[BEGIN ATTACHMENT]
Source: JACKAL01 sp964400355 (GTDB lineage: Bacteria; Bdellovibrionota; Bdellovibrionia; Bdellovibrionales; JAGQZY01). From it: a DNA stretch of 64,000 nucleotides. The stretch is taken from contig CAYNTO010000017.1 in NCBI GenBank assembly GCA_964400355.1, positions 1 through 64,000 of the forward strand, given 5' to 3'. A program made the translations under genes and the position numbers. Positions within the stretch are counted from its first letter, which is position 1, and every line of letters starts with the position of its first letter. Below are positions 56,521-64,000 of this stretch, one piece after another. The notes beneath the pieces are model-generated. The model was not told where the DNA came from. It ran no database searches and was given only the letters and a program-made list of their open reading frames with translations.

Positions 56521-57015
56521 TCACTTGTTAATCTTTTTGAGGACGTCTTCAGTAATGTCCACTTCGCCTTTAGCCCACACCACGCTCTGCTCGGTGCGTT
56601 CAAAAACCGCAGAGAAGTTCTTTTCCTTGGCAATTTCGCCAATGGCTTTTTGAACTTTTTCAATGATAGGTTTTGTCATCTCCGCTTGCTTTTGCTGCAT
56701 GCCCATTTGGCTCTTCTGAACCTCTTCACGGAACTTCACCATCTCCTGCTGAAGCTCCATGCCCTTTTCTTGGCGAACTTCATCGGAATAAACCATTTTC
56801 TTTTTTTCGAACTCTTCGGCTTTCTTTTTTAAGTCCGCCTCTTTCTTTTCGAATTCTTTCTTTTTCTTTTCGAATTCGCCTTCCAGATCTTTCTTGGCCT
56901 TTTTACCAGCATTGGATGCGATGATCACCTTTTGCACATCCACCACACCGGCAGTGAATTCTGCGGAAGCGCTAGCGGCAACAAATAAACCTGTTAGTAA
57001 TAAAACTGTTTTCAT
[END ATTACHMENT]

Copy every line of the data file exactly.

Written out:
Source: JACKAL01 sp964400355 (GTDB lineage: Bacteria; Bdellovibrionota; Bdellovibrionia; Bdellovibrionales; JAGQZY01). From it: a DNA stretch of 64,000 nucleotides. The stretch is taken from contig CAYNTO010000017.1 in NCBI GenBank assembly GCA_964400355.1, positions 1 through 64,000 of the forward strand, given 5' to 3'. A program made the translations under genes and the position numbers. Positions within the stretch are counted from its first letter, which is position 1, and every line of letters starts with the position of its first letter. Below are positions 56,521-64,000 of this stretch, one piece after another. The notes beneath the pieces are model-generated. The model was not told where the DNA came from. It ran no database searches and was given only the letters and a program-made list of their open reading frames with translations.

Positions 56521-57015
56521 TCACTTGTTAATCTTTTTGAGGACGTCTTCAGTAATGTCCACTTCGCCTTTAGCCCACACCACGCTCTGCTCGGTGCGTT
56601 CAAAAACCGCAGAGAAGTTCTTTTCCTTGGCAATTTCGCCAATGGCTTTTTGAACTTTTTCAATGATAGGTTTTGTCATCTCCGCTTGCTTTTGCTGCAT
56701 GCCCATTTGGCTCTTCTGAACCTCTTCACGGAACTTCACCATCTCCTGCTGAAGCTCCATGCCCTTTTCTTGGCGAACTTCATCGGAATAAACCATTTTC
56801 TTTTTTTCGAACTCTTCGGCTTTCTTTTTTAAGTCCGCCTCTTTCTTTTCGAATTCTTTCTTTTTCTTTTCGAATTCGCCTTCCAGATCTTTCTTGGCCT
56901 TTTTACCAGCATTGGATGCGATGATCACCTTTTGCACATCCACCACACCGGCAGTGAATTCTGCGGAAGCGCTAGCGGCAACAAATAAACCTGTTAGTAA
57001 TAAAACTGTTTTCAT